Liguori on Resolution towards Perfection May 18, 2016Posted by Tantumblogo in awesomeness, Basics, catachesis, General Catholic, Glory, Grace, Holy suffering, Interior Life, mortification, Restoration, Saints, sanctity, Spiritual Warfare, Tradition, Virtue.
From Saint Alphonsus Liguori’s The Holy Eucharist is a treatise on remedies against lukewarmness in the Faith and steps to take in the path to perfection. The five steps are:
- The desire of perfection
- The resolution to attain it
- Mental prayer
- Frequent Holy Communion
The segment below deals with Resolution towards perfection, as the title of the post indicates:
The second means of perfection is the resolution to belong wholly to God. Many are called to perfection; they are urged on towards it by grace, they conceive a desire of it; but because they never really resolve to acquire it, they live and die in the ill-odor of their tepid and imperfect life. [I should insert my picture here] The desire of perfection is not enough, if it be not followed up by a stern resolve to attain it. How many souls feed themselves on desires alone, but never make withal one step in the way of God! It is of such desires that the wise man speaks when he says: Desires kill the slothful (Prov xxi:25). The slothful man is ever desiring, but never resolves to take the means suitable to his state of life to become a saint. He says: “Oh, if I were but in solitude, and not in this house! Oh, if I could but go and reside in a monastery, I would give myself entirely up to God!” And meanwhile he cannot support a certain companion; he cannot put up with a word of contradiction; he is dissipated among many useless cares; he commits a thousand faults of gluttony, of curiosity, and of pride; and yet he sighs out to the wind: “Oh, if I had but!” or “Oh, if i could but!” etc. [Am I the only one to whom this sounds uncomfortably familiar?]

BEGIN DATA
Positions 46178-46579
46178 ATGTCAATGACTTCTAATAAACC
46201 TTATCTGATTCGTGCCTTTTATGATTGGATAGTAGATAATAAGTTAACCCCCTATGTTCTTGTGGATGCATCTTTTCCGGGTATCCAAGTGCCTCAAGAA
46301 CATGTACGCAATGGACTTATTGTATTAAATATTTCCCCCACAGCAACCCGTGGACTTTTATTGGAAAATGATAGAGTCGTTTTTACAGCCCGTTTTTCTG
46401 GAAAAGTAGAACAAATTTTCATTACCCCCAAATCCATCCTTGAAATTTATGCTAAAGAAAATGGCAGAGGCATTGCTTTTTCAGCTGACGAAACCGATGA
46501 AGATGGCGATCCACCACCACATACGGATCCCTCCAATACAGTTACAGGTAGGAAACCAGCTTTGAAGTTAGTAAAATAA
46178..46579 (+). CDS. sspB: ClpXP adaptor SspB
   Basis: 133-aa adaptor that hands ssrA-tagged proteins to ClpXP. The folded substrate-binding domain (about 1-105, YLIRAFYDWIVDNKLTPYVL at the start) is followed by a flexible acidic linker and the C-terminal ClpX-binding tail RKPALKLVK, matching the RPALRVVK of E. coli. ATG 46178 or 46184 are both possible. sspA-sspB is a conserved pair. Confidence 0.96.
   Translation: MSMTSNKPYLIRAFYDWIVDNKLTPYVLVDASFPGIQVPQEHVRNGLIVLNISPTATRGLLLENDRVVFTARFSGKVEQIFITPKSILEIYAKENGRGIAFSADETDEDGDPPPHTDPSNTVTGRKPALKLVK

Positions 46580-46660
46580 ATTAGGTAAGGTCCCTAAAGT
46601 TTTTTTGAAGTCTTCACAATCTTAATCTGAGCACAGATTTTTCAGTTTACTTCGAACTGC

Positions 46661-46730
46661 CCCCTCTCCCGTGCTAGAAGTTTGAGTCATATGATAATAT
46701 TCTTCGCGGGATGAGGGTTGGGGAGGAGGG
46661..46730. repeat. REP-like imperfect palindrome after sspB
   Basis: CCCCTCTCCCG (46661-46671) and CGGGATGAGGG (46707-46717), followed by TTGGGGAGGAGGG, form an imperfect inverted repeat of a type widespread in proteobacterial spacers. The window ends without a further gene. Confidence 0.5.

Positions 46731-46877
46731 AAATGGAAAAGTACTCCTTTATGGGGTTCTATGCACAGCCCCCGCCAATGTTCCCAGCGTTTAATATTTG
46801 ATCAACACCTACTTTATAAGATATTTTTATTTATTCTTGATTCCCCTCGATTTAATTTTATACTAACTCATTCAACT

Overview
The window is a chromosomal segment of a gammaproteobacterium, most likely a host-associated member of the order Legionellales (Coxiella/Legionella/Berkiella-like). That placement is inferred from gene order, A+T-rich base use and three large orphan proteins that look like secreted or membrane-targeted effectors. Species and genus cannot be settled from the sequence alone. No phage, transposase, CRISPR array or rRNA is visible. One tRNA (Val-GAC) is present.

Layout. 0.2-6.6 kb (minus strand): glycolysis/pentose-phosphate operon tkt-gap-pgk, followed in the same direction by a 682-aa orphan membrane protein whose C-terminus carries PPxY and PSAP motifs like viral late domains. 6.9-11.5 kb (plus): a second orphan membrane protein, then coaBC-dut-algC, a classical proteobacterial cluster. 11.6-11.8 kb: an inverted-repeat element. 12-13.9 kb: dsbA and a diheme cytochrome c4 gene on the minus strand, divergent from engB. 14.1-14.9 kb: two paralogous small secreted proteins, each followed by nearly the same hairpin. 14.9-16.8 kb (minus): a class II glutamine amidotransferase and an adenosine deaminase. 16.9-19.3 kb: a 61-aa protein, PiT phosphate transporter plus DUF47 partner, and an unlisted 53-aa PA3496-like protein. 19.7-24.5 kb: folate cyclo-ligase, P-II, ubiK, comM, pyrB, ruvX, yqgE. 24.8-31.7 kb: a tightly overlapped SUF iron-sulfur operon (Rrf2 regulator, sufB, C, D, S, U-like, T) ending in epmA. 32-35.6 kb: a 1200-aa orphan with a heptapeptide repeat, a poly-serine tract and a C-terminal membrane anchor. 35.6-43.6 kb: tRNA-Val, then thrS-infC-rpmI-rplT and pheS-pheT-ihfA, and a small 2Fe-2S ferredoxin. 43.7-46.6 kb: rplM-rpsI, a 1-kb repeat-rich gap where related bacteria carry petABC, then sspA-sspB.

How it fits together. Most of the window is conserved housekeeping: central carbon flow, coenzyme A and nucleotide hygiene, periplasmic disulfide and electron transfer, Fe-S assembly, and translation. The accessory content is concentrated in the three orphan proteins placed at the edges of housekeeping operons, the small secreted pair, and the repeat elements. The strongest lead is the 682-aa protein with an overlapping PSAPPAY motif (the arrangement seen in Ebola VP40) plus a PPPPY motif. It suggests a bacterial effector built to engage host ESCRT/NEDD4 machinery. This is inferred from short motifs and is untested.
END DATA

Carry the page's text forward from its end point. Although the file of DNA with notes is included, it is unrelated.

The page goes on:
Such desires to more harm than good; because some regale themselves upon them, and in the meantime go on leading a life of imperfection. It was a saying of St. Francis de Sales: “I do not approve of a person who, being engaged in some duty or vocation, stops to sigh for some other kind of life than that which is compatible with his actual position, or for other exercises unfitted for his present state; for it merely serves to dissipate his heart, and makes him languish in his necessary duties……
……..The first resolution [on the path of perfection] must be to make every effort, and to die rather than commit any deliberate sin whatever, however small it may be. It is true that all our endeavors, without the divine assistance, cannot enable us to vanquish temptations; but God wishes us on our part frequently to use this violence with ourselves, because then he will afterward supply us with His Grace, will succor our weakness, and enable us to gain the victory. This resolution removes from us every obstacle to our going forward, and at the same time gives us great courage, because it affords us an assurance of being in the Grace of God. St. Francis de Sales writes: “The best security we can possess in this world of being in the Grace of God, consists not indeed in feeling that we have His love, but in a pure and irrevocable abandonment of our entire being into His hands, and in the firm resolution of never consenting to any sin, either great or small.” This is what is meant by being of a delicate conscience…….[Which quote simply obliterates protestantism and post-conciliar “Catholicism,” with its focus on emotion and feelings. Feelings can lie. Emotion is rarely a reliable guide. Reason and submission to the Truth, by concrete act, is the only way to demonstrate our faith.]
…….St. Teresa said: “Because we do not come to the conclusion of giving all our affection to God, so neither does He give all His love to us.”
I pray you found this useful. I rather prefer posting this kind of material of late, rather than the more controversial stuff. I still do it, but not with the fervor I did even a few months ago. As much as I oppose this pontificate and the direction it is taking the Church, I can’t get over a certain discomfort in doing so. I rather prefer to try to spread the Truth more positively, by this method, than negatively, by opposing the smashed debris of errors surrounding the leaking and listing Barque of Peter these days. I sorely pray God would have mercy on His Church, whatever remnant remains, and take away this affliction from us, but it may not be His will to do so.
So I pray for the strength to endure it. This material also hopes with that.